Benrouayene c. R., 2018 QCCA 1891

Dans cette affaire, la Cour d’appel du Québec ordonne un nouveau procès parce que l’avocate de l’accusé qui n’avait aucune expérience en droit criminel a commis plusieurs erreurs qui selon la Cour, ont privé l’accusé d’une défense pleine et entière. D’où l’importance de bien choisir son avocat et de s’assurer que celui-ci a l’expérience requise en droit criminel.

[18]      Trial counsel’s inexperience in criminal law is not a ground on which to claim incompetence or ineffective assistance.[8  Her failure to cross-examine rigorously and her failure to call defence evidence, notably her failure to call the appellant to testify, might best be described as tactical misjudgment.  By themselves these decisions also cannot be characterised as incompetence.  Misjudgments of this kind are not uncommon.  In this instance, however, they must be considered with other factors:

trial counsel did not meet with the appellant until the day of the trial, and even then only briefly;

trial counsel suspected that the appellant’s explanation of his presence in the dwelling might have been coached in order to defeat the presumption of intention;

trial counsel did not consult with him at the conclusion of the prosecution evidence and did not receive at that time specific instructions that the appellant would not testify;

trial counsel did not call the appellant to testify when it was clearly the only reasonable option in defence.

[19]      The cumulative effect of these various factors, beginning most notably with the first, is that the appellant was deprived of the opportunity to make full answer and defence with the effective assistance of counsel and for this reason alone it cannot be said that the appellant had a fair trial.  In these circumstances the apparent strength of the prosecution evidence does not off-set this conclusion.  In this respect it is helpful to recall the observation of the Supreme Court in G.D.B.:

34         Where, in the course of a trial, counsel makes a decision in good faith and in the best interests of his client, a court should not look behind it save only to prevent a miscarriage of justice.  While it is not the case that defence lawyers must always obtain express approval for each and every decision made by them in relation to the conduct of the defence, there are decisions such as whether or not to plead guilty, or whether or not to testify that defence counsel are ethically bound to discuss with the client and regarding which they must obtain instructions.  The failure to do so may in some circumstances raise questions of procedural fairness and the reliability of the result leading to a miscarriage of justice.[9]

[20]      As acknowledged in the hearing before this court, there is no basis on which to affirm that the result at trial would have been different if the appellant had been more effectively represented.  In particular, it is mere speculation whether testimony by the appellant could have raised a reasonable doubt whether he intended to commit an indictable offence in the dwelling.  But this is not decisive.  This is not a case of misjudgment in the course of effective representation; nor is it a case of regret over a failed strategy in the conduct of a trial.  The appellant was not only represented ineffectively; trial counsel did not take charge of the file until she first met the appellant on the day of the trial and even then she met with him only for a few minutes.  This is incompatible with any concept of effective representation.  For all practical purposes he was unrepresented and therefore did not have the benefit of full answer and defence in a fair trial.[10]  As with the presumption of innocence, this protection is fundamental for any person who is in jeopardy of conviction and sentence in a criminal prosecution.  As Proulx J.A. said in Delisle, the function of this court is to ensure that the appellant had a fair trial.[11]  If the result of ineffective assistance by trial counsel is an unfair trial of an accused person, this is sufficient to allow the appeal.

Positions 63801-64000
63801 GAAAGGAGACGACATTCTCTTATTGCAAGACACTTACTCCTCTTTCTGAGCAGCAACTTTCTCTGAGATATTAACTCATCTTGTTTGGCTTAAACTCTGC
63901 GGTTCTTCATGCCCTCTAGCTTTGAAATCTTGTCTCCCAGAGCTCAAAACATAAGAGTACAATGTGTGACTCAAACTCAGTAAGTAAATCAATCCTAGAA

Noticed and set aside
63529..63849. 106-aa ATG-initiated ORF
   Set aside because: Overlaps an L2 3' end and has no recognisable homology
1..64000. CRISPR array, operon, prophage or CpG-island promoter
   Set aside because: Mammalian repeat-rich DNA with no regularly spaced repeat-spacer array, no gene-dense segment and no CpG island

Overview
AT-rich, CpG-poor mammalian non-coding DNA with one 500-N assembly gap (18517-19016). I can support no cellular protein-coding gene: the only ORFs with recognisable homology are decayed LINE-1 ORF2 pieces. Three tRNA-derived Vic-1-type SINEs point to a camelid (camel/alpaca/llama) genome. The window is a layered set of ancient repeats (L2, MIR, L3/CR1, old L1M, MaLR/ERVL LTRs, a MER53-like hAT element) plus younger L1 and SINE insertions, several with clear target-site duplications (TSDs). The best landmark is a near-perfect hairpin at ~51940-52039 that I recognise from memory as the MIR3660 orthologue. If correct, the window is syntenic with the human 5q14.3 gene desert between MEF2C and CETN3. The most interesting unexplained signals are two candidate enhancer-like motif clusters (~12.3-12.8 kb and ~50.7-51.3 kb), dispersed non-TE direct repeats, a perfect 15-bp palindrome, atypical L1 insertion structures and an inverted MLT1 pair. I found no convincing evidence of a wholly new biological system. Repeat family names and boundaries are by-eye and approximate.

[21]      There is no suggestion that counsel for the appellant is an incompetent lawyer but it is clear, on a balance of probabilities, that her acts and omissions in this case deprived the appellant of the opportunity to make full answer and defence.  There is also no suggestion that the prosecution evidence in this case could not prove the offence charged to the necessary standard of proof.  Where an accused person is deprived of the right to make full answer and defence with the effective assistance of counsel, the fairness of the trial is compromised and the only remedy is to restore that right and the opportunity to answer the charge in a new trial.